This posting actually has a theme so let me not get too sidetracked by the actual book except to ask you to read the extract below:-

"Good morning," said the little prince.
"Good morning," said the merchant.
This was a merchant who sold pills that had been invented to quench thirst. You need only swallow one pill a week, and you would feel no need of anything to drink.
"Why are you selling those?" asked the little prince.
"Because they save a tremendous amount of time," said the merchant. "Computations have been made by experts. With these pills, you save fifty-three minutes in every week."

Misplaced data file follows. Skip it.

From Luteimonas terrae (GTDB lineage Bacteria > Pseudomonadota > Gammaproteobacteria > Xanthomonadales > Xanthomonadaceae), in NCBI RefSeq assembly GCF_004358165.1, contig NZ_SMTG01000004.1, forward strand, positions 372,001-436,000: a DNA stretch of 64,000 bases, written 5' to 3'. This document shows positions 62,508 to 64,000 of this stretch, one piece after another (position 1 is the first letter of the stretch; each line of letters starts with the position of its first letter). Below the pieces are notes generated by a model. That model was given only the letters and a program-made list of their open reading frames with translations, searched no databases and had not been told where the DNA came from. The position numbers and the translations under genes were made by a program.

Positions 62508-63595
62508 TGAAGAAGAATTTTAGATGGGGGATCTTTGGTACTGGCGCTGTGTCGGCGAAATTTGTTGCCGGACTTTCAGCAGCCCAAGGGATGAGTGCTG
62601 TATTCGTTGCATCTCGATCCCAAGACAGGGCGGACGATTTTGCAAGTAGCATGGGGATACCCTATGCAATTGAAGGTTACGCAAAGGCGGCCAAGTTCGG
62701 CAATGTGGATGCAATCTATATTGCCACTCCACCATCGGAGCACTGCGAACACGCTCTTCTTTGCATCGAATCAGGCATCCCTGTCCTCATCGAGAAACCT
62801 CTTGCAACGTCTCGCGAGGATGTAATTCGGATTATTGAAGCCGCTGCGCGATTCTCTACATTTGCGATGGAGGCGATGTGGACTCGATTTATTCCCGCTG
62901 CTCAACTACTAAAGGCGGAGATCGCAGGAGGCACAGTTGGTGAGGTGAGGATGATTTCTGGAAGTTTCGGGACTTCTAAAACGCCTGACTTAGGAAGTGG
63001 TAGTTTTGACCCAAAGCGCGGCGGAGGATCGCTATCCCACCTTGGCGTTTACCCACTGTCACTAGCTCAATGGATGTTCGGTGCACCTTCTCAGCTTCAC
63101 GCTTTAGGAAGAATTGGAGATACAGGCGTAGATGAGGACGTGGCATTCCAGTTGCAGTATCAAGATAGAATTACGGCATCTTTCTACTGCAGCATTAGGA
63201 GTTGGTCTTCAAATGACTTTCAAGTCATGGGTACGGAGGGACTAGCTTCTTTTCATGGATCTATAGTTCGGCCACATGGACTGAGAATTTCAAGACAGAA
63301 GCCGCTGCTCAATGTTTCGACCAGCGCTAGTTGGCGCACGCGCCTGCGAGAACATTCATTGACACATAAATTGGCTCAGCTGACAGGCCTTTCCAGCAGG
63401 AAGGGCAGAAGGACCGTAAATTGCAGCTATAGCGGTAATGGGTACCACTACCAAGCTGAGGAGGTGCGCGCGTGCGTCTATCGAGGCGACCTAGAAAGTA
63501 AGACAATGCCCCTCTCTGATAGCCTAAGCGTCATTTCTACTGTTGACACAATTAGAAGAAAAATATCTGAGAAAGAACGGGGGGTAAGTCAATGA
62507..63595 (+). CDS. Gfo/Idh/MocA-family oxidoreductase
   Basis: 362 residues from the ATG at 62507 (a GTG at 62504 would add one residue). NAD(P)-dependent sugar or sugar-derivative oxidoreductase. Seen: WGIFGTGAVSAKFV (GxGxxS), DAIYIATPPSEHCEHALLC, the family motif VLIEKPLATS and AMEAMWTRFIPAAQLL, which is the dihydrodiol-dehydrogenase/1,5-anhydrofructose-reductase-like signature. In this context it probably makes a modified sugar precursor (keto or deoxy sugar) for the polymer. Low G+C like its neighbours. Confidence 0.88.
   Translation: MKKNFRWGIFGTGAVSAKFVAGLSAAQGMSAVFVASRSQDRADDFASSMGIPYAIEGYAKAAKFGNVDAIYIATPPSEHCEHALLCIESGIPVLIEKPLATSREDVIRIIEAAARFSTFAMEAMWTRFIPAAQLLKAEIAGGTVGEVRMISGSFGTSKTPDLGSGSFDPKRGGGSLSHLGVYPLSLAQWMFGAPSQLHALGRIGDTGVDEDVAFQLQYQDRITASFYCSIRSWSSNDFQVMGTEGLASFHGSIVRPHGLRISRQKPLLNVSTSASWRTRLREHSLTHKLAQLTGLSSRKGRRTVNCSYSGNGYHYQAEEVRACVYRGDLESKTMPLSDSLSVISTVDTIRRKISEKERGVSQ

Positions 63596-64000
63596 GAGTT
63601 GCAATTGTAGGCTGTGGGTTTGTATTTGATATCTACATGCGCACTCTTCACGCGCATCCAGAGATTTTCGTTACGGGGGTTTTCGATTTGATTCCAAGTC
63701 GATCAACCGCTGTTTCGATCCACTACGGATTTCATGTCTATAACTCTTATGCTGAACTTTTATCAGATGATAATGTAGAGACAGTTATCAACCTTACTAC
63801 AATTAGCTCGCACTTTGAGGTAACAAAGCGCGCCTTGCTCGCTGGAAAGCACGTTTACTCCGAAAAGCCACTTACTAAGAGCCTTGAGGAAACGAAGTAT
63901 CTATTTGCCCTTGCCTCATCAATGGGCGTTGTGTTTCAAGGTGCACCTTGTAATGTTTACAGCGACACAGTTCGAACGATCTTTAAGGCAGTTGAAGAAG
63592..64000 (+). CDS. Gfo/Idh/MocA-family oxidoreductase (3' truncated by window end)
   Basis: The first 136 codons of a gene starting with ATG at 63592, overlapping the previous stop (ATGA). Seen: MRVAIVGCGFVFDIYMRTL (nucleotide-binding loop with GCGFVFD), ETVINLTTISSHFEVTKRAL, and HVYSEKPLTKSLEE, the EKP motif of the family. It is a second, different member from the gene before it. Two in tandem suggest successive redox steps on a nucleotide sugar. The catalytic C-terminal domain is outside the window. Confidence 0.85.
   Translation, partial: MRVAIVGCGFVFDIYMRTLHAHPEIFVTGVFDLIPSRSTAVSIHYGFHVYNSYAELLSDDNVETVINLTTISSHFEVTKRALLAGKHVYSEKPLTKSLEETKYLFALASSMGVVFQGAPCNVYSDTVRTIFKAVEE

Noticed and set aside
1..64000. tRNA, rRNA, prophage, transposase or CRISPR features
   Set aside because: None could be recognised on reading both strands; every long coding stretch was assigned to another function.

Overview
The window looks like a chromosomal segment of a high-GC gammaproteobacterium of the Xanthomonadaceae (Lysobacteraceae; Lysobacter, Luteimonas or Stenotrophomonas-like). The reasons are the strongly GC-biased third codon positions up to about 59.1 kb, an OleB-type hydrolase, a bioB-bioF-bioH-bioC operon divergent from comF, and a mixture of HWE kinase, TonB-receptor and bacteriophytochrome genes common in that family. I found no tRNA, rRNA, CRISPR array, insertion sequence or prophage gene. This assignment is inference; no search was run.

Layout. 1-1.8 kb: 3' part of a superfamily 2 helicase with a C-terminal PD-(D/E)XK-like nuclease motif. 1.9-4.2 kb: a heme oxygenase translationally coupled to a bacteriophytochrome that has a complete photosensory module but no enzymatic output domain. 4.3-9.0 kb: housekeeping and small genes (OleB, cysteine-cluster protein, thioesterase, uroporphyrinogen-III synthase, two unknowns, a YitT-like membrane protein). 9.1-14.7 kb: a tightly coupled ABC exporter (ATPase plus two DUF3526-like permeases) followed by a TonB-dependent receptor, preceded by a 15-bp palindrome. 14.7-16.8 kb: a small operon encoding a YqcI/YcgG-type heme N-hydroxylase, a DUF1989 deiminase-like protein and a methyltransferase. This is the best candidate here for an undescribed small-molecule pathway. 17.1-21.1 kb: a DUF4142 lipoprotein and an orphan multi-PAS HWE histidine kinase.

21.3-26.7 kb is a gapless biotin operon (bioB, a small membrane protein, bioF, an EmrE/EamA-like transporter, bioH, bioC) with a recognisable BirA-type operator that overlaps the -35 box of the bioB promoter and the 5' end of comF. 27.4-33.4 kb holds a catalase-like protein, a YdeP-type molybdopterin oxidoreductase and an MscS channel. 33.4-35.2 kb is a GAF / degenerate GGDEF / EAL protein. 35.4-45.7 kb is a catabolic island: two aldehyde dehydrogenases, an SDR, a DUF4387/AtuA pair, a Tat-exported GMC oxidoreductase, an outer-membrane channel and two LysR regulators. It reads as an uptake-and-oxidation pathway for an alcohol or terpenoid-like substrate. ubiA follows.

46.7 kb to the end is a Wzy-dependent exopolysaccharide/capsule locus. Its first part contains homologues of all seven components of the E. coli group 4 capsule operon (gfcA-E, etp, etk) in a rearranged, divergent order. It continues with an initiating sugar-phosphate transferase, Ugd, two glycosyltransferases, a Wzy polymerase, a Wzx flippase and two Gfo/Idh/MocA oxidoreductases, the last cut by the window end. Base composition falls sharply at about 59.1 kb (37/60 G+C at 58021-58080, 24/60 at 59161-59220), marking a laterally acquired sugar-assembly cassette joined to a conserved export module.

"And what do I do with those fifty-three minutes?"
"Anything you like . . ."
"As for me," said the little prince to himself, "if I had fifty-three minutes to spend as I liked, I should walk at my leisure toward a spring of fresh water."

How great is that?

I could find lots of deeper meanings in this passage - imagine not being thirsty or drinking? Perhaps with the help of the magic pill I would not need to wake up so often during the night to go to the toilet and therefore sleep a whole lot better.  Off the track again, Jennifer.

Now for my story:-